While MDF is generally cheaper than plywood, it is not as hard and can sag under heavy weight. MDF doesn't handle moisture very well, either, so it is more suited for indoor use such as in furniture. Moisture also affects the strength of plywood; exterior glued plywood can be used outdoors, but it works best when moisture content remains low.
Contents: MDF vs Plywood
edit What is MDF?
Medium Density Fiberboard (MDF) is an engineered wood product formed from wood fibers obtained by breaking down hardwood and softwood using a defibrator. The wood fibers are then glued together using wax and resin adhesive and made into panels by applying high temperature and pressure.
edit What is Plywood?
Plywood is made from good log called peelers. Thin layers are peeled from the wood by rotating it along its horizontal axis. The sheets of veneer thus obtained are cut to the desired dimensions, dried, patched, glued together and then baked in a press at 140 °C (284 °F) and 1.9 MPa (280 psi) to form a plywood panel.
edit Strength and durability
MDF is not as hard as plywood and can be damaged easily when handled rough. It is not as stiff as plywood and can sag with weight when used as shelves without reinforcement.
The cross graining of plywood improves dimensional stability by reducing expansion and shrinkage equating. The strength of panels is consistent across both directions. Moreover, the odd number of sheets reduces warping. Another advantage of plywood is that extreme cold does not affect its dimensions or strength.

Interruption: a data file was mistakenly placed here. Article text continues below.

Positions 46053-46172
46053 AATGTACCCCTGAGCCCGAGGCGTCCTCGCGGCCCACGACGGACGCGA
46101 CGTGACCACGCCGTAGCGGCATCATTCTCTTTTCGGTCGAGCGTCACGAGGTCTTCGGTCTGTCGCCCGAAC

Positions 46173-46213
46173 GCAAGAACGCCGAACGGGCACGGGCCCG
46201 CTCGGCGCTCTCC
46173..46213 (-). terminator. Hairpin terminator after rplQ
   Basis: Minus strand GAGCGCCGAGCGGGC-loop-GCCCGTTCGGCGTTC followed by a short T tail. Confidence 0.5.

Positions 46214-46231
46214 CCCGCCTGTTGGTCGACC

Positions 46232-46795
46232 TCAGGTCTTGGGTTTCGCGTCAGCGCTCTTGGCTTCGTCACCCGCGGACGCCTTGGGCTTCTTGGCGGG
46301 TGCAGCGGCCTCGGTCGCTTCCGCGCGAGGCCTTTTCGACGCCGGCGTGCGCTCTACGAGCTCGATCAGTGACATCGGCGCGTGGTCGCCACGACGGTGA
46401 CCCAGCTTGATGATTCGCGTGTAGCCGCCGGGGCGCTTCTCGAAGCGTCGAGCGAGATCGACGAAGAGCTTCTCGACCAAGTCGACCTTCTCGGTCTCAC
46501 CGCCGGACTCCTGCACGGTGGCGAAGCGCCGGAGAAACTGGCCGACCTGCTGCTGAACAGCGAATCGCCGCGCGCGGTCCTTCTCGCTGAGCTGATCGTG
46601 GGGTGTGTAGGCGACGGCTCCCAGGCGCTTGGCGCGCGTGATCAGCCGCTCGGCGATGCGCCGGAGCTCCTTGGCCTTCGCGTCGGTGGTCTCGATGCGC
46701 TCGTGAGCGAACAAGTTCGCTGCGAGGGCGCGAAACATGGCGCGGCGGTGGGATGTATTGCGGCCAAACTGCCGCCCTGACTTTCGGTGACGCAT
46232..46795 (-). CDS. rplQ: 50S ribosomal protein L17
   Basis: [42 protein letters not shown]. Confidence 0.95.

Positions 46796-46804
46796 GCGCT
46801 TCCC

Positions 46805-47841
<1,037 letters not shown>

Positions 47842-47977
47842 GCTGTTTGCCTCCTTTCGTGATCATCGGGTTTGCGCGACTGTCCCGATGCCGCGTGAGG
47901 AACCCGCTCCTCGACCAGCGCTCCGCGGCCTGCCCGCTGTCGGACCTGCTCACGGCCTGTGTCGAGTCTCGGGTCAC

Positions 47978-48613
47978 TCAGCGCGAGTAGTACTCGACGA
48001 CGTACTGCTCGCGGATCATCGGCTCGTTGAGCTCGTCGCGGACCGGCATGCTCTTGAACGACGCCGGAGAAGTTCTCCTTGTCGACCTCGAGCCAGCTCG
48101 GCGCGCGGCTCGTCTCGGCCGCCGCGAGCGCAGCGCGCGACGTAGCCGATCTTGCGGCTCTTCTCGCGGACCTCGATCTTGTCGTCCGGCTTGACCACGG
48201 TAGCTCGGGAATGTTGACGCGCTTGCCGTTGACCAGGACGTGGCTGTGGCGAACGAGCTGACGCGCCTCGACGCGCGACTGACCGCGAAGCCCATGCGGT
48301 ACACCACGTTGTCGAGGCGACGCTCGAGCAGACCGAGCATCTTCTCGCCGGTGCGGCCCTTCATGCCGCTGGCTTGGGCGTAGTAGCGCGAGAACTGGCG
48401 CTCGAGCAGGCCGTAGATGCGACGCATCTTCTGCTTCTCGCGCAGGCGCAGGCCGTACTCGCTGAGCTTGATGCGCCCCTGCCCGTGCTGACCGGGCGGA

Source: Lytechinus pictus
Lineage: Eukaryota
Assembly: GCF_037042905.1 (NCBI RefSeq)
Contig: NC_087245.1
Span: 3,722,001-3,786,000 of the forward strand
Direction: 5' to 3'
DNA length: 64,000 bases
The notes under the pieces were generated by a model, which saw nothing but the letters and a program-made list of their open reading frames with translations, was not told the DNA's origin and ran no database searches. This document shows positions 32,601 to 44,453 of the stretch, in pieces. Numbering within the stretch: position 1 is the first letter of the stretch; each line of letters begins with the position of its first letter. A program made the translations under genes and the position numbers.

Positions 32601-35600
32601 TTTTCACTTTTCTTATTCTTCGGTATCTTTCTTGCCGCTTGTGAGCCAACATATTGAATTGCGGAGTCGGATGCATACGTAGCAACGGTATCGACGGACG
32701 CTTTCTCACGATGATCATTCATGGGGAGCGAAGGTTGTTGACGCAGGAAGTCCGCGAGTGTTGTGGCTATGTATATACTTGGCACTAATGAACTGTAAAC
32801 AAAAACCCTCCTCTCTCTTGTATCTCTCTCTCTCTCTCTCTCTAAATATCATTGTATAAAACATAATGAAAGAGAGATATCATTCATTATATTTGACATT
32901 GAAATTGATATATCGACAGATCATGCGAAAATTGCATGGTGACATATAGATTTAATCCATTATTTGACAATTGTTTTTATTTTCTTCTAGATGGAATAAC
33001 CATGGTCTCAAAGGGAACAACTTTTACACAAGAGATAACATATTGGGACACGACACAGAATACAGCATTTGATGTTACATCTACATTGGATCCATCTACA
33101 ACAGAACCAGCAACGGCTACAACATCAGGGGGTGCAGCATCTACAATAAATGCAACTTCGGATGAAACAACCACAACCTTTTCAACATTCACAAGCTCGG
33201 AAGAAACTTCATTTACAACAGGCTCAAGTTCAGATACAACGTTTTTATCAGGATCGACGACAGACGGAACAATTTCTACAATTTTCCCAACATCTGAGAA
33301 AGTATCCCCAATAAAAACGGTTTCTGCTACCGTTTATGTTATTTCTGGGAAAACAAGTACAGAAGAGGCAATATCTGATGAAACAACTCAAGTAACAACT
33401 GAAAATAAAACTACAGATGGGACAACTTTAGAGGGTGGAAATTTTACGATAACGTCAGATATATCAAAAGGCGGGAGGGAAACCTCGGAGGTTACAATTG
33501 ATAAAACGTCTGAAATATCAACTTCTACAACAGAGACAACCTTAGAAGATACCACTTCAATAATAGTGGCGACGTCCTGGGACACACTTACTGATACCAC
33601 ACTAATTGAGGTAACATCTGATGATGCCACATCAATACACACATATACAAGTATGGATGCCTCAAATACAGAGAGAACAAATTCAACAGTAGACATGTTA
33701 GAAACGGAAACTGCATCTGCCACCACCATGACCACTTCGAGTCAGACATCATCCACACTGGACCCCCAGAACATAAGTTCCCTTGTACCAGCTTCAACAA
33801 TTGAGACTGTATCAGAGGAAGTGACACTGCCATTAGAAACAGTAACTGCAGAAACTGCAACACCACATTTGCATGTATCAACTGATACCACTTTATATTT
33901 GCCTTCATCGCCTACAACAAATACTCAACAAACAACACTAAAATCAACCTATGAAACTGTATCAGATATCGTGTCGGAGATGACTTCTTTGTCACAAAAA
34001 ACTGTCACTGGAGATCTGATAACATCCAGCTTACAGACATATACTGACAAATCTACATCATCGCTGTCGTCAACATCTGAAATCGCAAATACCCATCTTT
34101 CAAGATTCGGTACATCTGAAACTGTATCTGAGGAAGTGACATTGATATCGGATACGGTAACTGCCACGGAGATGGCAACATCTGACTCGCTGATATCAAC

When driving a screw at the edge, the soft core of MDF splits easily. When a countersink drill bit is not used, the head of the screw might snap off before sinking in or it might push up chips. The smooth finish of MDF allows it to be painted and also makes it ideal for shaping or routing. Due to its non-directional grain structure, it is ideal for cutting, machining and drilling without splinters or chipping. The absence of knots makes it easier for finishing.
The cross graining of plywood reduces its tendency to split when nailed at the edges.
MDF is usually cheaper than plywood but a lot depends upon the grade of plywood. Higher grade plywood is more expensive. A 1/4 Bendy MDF Sheet (24 x 48) is about $20 on Amazon.com while a Grade BB plywood sheet (1/4 thick, 24 x 30) is $10 on Amazon.
edit Uses in construction
MDF is used for doors and internal paneling in construction. MDF was exclusively developed for furniture. MDF is mainly used for indoor applications due to its poor moisture resisting characteristics.
Plywood is used for doors, exterior stairs, external cladding, flooring, framing, interior rails and balustrades, interior stairs, internal paneling, shear walls, timber joinery products and timber portal frames in construction. Plywood bends easily with the grain so it is often used to create curved surfaces. For example, the top smooth surface over bent curves in skateboard ramps.
Sculptor Tom Sachs made this short film about his love for the versatile plywood.
edit Disadvantages and Risks
Plywood is porous and is susceptible to damage when exposed to water over time.
- MDF produces a large amount of dust when cut. It should be cut in a ventilated environment and a respirator is advisable when cutting MDF.
- The panels are heavy.
- It is not water resistant.
- MDF is not as stiff and bends or sags under weight.
- MDF products emit urea-formaldehyde and other volatile organic compounds that pose health risks at sufficient concentrations.